This year’s 19th annual Urbanworld Film Festival had a unique feel in the air. Unlike festivals of years past, full of glossy names and mainstream features, the hallways of Times Square’s AMC Empire vibed with a proud emphasis on documenting a mixture of history and social ills.
Muhammad Ali: The People’s Champ, the festival’s carefully curated opening film, was rife with rarely seen footage featuring Ali’s fights against the system and naysayers, and his acceptance of Parkinson’s disease. Directed by the Chicago-bred hip-hop team Clarence “Coodie” Simmons and Chike Ozah, scenes of the brief 40-minute project were uniquely strewn together around the poetry of Grammy-winning poet J Ivy. Using Ali-inspired hip-hop cadence and words, Ivy’s poetry interstitials connected with passionate commentary from Ali’s family, celebrities and everyday people.
Thursday’s official full festival day began at 5:00p with the first presentation of short films. A total of eight blocks were spread across the five days of Urbanworld. On the feature side, most screenings—like director Lanre Olabisi’s Somewhere in the Middle—were sold out. Winner of this year’s Urbanworld Audience Award for Best Feature, the movie focuses on the intimate link and struggles of four lovers.
The star-studded winner of Thursday night was the documentary Stretch & Bobbito: Radio That Changed Lives. Bringing to screen the reminiscent feel-good vibe of 1990s hip-hop, Radio that Changed Lives spotlights the worlds of DJs Stretch Armstrong and Bobbito Garcia, whose underground hip-hop show on Columbia University’s WKCR jumpstarted the careers of everyone from Nas and Jay Z to Big L, Big Pun and the Notorious BIG. With an audience filled with hip-hop pioneers like Fab 5 Freddie and DJ Clark Kent, the post-screening Q&A hosted by Angie Martinez found Garcia quick to remain humble. “We are students of radio,” he said to the packed audience. “We are not pioneers.”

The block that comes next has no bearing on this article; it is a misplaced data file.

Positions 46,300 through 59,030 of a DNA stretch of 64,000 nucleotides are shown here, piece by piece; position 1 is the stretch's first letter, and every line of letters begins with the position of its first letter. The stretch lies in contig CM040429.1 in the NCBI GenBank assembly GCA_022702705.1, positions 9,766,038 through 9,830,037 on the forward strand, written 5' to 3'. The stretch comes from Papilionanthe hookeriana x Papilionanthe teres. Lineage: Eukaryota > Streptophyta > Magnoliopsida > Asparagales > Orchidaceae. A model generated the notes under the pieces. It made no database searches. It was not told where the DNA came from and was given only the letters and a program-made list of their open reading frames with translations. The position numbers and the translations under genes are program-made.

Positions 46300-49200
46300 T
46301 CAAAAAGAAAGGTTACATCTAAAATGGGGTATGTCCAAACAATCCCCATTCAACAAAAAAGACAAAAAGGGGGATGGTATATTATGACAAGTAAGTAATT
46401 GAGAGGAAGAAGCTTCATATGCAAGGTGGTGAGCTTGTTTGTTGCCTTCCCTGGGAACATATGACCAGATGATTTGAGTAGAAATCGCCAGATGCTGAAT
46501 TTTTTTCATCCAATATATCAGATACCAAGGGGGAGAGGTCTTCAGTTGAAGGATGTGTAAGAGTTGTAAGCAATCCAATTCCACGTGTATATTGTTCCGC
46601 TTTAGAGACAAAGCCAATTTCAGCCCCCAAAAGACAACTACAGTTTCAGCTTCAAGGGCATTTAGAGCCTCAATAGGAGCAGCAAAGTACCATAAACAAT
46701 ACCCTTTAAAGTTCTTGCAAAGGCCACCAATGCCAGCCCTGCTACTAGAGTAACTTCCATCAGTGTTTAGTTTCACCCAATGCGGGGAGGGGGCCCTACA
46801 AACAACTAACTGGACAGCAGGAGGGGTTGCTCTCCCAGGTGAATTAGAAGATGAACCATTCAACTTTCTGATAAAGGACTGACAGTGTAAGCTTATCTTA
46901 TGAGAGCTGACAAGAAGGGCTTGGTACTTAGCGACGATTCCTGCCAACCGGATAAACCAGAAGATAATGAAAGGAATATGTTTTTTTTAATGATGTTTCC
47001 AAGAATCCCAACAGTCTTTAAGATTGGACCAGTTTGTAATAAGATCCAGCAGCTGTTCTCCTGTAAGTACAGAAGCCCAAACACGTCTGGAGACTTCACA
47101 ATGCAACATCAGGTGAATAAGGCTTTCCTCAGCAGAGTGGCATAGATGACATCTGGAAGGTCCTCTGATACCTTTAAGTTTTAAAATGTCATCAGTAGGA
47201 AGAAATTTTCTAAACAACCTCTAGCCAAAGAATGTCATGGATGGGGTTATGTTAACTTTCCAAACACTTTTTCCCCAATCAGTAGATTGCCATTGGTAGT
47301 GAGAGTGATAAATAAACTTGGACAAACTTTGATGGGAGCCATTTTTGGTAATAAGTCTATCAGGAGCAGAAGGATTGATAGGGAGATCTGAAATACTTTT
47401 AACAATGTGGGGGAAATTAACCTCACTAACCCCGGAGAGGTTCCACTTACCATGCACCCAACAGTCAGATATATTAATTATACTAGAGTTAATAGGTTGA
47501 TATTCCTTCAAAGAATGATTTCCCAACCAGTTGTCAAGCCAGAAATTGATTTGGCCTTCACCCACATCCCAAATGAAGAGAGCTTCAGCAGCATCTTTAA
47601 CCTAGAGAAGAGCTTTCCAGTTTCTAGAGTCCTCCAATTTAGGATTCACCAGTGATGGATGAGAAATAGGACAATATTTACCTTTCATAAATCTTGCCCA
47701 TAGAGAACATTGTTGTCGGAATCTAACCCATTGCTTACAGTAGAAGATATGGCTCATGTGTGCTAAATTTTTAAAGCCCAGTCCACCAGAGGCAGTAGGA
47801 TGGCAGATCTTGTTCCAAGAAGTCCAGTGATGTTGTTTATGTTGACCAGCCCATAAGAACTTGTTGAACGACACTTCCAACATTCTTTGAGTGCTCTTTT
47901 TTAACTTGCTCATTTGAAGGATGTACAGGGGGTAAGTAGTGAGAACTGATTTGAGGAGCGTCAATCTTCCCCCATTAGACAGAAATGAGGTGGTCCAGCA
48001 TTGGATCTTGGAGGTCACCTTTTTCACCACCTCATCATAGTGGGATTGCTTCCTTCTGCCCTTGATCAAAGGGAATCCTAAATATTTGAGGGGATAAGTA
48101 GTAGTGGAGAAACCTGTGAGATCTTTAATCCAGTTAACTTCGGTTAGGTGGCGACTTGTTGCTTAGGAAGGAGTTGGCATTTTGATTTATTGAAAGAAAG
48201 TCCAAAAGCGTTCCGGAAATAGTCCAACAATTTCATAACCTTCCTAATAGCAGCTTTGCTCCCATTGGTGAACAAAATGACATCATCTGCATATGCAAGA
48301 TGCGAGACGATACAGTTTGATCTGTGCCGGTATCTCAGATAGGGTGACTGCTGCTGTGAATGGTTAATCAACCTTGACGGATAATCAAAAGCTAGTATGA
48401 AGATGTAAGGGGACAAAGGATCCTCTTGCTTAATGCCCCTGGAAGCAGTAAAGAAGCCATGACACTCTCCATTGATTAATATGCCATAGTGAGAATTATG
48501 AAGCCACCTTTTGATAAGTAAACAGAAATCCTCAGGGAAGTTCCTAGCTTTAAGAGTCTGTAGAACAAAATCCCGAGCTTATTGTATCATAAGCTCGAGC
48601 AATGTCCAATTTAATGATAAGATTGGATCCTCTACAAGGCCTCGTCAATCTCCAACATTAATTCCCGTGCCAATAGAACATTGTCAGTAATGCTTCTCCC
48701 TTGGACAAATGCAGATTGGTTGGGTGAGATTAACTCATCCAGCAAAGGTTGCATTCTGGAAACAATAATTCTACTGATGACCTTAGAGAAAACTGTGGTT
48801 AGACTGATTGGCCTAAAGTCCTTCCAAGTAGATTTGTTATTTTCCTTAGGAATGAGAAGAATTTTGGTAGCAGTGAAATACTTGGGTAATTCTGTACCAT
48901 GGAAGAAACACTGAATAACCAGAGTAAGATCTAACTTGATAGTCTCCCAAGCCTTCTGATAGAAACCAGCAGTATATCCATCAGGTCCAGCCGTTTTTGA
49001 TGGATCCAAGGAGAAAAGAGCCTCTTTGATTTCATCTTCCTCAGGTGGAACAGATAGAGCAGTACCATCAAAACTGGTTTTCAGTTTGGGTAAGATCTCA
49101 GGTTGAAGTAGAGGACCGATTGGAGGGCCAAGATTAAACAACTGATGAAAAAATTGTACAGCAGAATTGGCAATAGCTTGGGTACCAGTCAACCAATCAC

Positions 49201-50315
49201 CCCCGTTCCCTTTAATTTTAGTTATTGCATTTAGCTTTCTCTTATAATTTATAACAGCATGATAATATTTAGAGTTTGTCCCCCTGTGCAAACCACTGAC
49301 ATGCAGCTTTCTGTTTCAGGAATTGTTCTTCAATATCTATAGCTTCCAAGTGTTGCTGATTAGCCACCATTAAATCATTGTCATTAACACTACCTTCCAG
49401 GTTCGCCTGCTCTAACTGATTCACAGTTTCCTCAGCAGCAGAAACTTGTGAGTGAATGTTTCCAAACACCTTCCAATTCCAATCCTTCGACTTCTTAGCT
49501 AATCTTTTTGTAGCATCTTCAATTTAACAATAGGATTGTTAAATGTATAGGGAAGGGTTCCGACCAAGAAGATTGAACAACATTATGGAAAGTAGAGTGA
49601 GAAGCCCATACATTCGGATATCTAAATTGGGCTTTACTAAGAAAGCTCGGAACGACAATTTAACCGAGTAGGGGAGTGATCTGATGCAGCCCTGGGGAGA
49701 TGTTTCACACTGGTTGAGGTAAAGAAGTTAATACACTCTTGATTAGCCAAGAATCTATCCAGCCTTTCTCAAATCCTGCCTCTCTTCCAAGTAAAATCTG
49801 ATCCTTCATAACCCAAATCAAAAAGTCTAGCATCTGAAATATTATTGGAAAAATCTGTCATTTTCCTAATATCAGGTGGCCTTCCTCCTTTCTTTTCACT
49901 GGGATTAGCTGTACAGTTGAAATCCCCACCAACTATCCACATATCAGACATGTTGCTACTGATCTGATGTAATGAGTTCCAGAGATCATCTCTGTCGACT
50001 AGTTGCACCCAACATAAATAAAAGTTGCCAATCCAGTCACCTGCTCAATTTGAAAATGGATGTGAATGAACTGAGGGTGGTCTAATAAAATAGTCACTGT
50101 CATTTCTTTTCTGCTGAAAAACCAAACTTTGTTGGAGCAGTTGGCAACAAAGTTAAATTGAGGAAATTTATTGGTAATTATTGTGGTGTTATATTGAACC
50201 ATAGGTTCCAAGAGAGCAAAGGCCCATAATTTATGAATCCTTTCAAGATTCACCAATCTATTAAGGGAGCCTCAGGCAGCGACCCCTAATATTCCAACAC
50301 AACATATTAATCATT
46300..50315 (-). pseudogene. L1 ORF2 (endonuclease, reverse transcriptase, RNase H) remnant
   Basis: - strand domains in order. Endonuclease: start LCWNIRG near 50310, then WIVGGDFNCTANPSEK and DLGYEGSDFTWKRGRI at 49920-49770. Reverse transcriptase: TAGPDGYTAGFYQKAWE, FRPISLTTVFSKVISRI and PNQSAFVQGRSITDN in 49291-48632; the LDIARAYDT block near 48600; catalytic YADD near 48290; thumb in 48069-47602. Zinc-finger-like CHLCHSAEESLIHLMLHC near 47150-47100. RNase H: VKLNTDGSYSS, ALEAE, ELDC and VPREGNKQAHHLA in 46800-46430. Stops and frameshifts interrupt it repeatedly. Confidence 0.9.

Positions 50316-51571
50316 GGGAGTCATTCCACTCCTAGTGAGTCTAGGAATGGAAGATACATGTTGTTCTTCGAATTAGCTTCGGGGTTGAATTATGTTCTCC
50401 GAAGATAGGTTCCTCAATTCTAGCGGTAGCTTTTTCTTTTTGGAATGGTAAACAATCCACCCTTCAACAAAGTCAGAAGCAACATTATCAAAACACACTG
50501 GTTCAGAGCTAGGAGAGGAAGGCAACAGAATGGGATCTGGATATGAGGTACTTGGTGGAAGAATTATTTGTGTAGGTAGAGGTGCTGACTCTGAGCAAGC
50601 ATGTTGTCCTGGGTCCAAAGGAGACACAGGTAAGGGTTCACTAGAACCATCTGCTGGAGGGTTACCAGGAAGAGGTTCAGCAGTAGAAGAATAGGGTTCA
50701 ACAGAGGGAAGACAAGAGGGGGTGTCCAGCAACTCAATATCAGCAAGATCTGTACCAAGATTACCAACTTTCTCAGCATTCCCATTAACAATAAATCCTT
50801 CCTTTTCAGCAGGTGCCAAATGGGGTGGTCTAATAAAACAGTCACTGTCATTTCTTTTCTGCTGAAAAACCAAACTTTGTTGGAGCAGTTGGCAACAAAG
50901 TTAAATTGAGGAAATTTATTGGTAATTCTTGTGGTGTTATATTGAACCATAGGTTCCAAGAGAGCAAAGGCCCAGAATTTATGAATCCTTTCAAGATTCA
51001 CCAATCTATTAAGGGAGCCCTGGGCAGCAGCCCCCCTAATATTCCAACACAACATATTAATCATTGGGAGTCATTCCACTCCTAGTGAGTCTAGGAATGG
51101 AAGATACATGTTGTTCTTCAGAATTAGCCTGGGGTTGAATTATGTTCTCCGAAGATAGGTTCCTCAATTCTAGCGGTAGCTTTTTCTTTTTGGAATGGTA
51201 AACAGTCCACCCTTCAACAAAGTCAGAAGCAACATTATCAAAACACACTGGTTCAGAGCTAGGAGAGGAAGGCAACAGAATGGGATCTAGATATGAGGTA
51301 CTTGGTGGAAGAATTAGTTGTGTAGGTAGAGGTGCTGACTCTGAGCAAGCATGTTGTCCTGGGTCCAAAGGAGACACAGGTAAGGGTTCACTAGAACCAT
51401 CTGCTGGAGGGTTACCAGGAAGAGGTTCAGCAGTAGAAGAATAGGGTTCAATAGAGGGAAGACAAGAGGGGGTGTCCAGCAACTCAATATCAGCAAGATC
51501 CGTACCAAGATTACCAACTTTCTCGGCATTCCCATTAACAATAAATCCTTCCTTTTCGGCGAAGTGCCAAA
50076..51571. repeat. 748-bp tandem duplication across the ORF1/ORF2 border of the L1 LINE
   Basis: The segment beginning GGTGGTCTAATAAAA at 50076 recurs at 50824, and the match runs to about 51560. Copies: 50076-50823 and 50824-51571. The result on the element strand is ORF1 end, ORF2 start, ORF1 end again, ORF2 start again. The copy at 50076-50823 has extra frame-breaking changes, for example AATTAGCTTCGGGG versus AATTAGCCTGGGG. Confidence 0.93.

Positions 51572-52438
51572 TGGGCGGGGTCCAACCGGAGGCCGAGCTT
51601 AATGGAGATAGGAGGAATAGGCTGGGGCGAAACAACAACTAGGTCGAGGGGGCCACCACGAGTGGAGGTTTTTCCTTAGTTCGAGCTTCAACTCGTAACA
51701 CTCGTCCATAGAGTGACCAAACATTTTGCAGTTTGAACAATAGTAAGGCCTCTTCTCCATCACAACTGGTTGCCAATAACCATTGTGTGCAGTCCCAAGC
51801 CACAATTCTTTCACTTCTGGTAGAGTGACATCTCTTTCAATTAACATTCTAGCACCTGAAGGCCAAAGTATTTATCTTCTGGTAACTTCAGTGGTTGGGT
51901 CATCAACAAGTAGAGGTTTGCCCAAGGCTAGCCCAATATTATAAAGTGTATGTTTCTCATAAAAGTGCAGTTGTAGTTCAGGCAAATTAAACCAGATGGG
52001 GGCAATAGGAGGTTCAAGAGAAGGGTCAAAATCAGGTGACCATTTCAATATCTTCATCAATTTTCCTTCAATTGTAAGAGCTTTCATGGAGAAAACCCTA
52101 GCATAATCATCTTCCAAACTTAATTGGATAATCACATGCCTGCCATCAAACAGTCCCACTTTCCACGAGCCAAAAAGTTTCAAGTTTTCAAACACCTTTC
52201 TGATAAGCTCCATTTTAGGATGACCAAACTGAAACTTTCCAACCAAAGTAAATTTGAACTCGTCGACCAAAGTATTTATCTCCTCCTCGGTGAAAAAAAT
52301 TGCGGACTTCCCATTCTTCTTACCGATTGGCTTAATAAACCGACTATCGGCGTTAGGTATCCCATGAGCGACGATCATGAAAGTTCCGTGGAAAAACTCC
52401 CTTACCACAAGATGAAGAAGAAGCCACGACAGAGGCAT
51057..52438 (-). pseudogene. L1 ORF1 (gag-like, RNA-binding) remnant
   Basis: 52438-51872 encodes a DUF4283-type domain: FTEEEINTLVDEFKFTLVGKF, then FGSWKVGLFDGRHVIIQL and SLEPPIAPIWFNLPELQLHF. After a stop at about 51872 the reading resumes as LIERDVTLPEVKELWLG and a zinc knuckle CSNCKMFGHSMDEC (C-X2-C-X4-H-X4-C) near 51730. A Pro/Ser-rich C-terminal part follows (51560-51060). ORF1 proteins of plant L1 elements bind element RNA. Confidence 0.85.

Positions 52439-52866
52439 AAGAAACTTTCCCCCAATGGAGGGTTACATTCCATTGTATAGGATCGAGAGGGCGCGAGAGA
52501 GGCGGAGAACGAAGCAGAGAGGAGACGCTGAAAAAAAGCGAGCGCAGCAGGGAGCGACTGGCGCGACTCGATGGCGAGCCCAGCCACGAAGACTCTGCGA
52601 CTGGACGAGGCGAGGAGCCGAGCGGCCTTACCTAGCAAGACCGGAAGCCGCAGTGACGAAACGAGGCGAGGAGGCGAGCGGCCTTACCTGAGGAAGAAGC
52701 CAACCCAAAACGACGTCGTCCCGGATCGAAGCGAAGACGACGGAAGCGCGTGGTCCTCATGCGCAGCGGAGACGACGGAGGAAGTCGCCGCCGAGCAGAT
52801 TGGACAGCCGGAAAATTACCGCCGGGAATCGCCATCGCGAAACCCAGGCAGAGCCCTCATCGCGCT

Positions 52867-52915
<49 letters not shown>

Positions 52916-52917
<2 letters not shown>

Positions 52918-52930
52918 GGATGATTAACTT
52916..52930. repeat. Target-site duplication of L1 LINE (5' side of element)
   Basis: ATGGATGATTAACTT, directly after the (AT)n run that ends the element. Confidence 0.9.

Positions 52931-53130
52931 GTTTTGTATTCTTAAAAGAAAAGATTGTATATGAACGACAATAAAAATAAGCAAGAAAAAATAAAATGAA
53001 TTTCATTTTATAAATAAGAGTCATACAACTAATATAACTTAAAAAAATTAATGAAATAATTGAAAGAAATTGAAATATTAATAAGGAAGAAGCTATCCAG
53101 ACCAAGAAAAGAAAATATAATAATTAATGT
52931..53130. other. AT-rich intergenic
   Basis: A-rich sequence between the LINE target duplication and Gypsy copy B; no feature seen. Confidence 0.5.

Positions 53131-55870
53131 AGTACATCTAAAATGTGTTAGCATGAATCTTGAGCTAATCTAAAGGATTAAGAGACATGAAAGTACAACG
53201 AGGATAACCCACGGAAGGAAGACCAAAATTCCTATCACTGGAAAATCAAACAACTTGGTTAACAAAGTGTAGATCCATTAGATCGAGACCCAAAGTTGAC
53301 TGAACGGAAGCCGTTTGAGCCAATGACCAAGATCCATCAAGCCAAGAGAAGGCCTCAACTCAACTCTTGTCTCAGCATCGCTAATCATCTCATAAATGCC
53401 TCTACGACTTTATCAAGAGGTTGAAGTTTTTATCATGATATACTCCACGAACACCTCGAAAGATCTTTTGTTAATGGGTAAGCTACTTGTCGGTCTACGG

Friday’s screenings echoed the dark realities of the world. During Urbanworld’s second shorts program, intense films about sex trafficking like The Trade (directed by Michael “Boogie” Pinckney), Amish (by director Malinda Kaur, focusing on surrogate pregnancies), and the police brutality film The Cycle (produced by Sway Calloway and directed by Michael Marantz) all brought the consequences of fear and desperate situations to the forefront.
Afterwards, the spotlight screening 3½ Minutes, Ten Bullets documented the “loud music trial” and the 2012 Florida murder of 17-year-old Jordan Davis at the hands of Michael Dunn. Ron Davis, father of Jordan, proudly walked the red carpet representing his tireless fight to stop gun violence and the murders of unarmed Blacks in America.
3½ Minutes, Ten Bullets